Send to

Choose Destination
See comment in PubMed Commons below
J Hepatol. 1999 Mar;30(3):451-5.

Von Willebrand factor could be an index of endothelial dysfunction in patients with cirrhosis: relationship to degree of liver failure and nitric oxide levels.

Author information

Sección de Higado, Laboratorio Central, Hospital Italiano, Buenos Aires, Argentina.



The aim of this study was to evaluate the relationship between plasma levels of von Willebrand factor (vWF), a marker of endothelial cell activation, and nitric oxide, a powerful vasodilator synthesized by endothelial cells, in 27 patients with cirrhosis at different stages of the disease. These results were compared with those of age-matched normal, healthy subjects (n=10).


vWF:antigen was measured by electro-immunodiffusion test and serum nitrite and nitrate levels, the stable end products of nitric oxide metabolism, were determined by an enzymatic procedure.


vWF:antigen and nitrite/nitrate levels were significantly higher in cirrhotic patients (367+/-185% and 29.3+/-10.8 micromol/l) than in healthy subjects (92+/-20% and 19.2+/-8.3 micromol/l, p<0.05, respectively). Higher levels of vWF:antigen and nitrites/nitrates were observed in patients with more advanced degrees of liver failure, as reflected by quantitative Child-Pugh's score (516+/-154% and 38.3+/-7.8 micromol/l in Child-Pugh > or = 9 vs 227+/-61% and 21.0+/-6.1 micromol/l in Child-Pugh <9, p<0.001, respectively). Moreover, both endothelial-related factors were higher in patients with ascites than those without ascites (543+/-158% and 37.8+/-8.9 micromol/l vs 262+/-103% and 24.4+/-8.8 micromol/l, p<0.001, respectively). In the overall series, a highly significant linear correlation between nitrites/nitrates and vWF:antigen levels was observed in patients with cirrhosis (r=0.79, p<0.001).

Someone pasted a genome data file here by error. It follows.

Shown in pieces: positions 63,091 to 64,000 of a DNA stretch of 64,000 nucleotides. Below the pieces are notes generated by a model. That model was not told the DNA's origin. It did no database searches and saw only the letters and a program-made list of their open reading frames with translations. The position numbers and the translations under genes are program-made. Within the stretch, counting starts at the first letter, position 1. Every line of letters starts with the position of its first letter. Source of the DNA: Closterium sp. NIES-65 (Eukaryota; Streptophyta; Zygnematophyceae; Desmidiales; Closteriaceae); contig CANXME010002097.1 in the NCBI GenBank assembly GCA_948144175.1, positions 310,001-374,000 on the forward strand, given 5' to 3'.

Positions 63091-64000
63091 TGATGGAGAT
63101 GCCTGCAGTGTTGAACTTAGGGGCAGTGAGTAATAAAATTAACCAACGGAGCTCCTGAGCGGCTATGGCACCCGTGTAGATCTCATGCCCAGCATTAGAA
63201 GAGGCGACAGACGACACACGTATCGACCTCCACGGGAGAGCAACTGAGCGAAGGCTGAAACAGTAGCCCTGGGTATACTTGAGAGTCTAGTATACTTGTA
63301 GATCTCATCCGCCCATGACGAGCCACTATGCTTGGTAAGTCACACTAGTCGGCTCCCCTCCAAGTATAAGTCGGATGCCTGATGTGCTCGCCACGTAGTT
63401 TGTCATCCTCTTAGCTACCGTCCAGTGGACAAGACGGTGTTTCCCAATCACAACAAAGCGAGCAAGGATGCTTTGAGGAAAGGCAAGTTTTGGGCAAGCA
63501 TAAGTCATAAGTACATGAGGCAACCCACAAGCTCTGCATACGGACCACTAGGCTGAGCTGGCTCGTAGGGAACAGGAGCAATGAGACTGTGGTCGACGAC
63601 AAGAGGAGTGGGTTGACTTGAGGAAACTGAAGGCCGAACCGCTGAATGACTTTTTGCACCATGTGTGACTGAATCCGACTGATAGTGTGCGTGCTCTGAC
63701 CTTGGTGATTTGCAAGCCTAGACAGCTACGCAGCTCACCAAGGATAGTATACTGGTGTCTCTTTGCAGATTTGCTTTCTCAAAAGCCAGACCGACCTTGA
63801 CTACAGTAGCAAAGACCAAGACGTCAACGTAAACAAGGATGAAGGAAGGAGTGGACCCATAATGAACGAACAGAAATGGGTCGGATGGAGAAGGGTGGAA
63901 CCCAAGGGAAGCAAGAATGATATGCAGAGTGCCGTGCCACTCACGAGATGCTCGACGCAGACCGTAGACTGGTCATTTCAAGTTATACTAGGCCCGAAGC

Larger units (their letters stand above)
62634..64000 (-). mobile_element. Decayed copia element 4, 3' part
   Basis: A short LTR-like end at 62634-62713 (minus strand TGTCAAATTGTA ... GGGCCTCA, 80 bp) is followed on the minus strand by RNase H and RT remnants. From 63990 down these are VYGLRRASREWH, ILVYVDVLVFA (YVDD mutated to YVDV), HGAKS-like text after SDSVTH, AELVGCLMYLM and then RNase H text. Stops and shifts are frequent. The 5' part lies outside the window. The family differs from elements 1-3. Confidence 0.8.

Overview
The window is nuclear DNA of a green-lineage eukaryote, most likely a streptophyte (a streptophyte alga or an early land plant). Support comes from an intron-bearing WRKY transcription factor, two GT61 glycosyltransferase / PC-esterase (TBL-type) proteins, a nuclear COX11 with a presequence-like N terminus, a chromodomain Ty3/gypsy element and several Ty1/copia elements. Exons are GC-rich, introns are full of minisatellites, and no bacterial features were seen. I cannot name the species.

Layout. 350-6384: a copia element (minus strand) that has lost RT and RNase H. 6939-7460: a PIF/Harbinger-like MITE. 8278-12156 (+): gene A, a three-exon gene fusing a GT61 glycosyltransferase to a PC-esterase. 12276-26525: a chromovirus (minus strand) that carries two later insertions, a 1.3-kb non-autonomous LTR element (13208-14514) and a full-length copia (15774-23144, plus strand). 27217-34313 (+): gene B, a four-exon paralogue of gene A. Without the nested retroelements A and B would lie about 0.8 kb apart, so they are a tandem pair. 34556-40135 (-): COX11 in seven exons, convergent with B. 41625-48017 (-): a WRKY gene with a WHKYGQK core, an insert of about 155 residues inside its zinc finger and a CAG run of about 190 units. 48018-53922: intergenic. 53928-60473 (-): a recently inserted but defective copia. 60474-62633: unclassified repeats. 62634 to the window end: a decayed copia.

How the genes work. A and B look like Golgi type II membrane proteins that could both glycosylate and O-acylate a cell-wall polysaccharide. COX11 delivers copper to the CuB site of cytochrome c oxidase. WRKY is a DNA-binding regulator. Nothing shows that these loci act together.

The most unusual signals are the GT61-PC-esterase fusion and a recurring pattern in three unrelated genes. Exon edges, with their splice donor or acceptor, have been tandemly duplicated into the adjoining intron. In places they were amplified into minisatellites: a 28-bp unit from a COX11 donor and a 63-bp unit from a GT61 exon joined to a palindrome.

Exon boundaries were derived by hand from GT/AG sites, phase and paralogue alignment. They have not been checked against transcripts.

These results support a cirrhosis-related endothelial dysfunction and suggest that plasma vWF measurement could be useful as a marker of endothelial disturbance in patients with cirrhosis.

[Indexed for MEDLINE]
PubMed Commons home

PubMed Commons

How to join PubMed Commons

    Supplemental Content

    Full text links

    Icon for Elsevier Science
    Loading ...
    Support Center